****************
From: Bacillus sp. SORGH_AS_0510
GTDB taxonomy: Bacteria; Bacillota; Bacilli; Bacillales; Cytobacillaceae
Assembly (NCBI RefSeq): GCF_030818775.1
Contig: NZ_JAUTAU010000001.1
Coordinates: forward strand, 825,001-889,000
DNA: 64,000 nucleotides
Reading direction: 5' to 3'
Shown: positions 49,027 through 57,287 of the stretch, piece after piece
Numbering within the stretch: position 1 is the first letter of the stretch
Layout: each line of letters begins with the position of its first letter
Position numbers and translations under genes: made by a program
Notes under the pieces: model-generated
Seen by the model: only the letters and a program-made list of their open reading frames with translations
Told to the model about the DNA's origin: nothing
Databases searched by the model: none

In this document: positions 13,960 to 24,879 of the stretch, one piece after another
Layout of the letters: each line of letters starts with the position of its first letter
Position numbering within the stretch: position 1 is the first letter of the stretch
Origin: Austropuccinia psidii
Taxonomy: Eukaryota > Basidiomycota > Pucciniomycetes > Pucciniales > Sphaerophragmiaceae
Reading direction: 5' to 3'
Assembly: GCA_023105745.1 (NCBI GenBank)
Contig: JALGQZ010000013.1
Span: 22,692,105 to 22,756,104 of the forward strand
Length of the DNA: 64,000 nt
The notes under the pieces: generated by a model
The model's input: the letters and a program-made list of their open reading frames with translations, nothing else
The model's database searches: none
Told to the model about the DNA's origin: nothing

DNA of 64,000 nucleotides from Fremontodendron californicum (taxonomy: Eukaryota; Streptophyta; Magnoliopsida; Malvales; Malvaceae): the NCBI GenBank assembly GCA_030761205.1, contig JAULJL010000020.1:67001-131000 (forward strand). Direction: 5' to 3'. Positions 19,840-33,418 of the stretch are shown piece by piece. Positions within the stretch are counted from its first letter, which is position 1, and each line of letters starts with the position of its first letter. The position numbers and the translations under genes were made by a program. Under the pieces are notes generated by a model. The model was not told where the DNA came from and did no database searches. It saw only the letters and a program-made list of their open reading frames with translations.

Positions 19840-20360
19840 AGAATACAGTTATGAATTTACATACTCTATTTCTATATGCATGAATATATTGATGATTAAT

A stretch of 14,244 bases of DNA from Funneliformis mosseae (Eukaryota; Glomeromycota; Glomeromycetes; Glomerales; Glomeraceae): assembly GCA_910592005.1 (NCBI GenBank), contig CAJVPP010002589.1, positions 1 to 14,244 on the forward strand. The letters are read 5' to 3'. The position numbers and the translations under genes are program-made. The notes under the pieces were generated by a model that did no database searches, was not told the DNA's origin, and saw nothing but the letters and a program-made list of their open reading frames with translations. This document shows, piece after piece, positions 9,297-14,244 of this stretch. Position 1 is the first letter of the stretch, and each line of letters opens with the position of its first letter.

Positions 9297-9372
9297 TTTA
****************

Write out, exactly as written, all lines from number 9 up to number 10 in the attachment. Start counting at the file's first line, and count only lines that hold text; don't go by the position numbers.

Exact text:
Numbering within the stretch: position 1 is the first letter of the stretch
Layout: each line of letters begins with the position of its first letter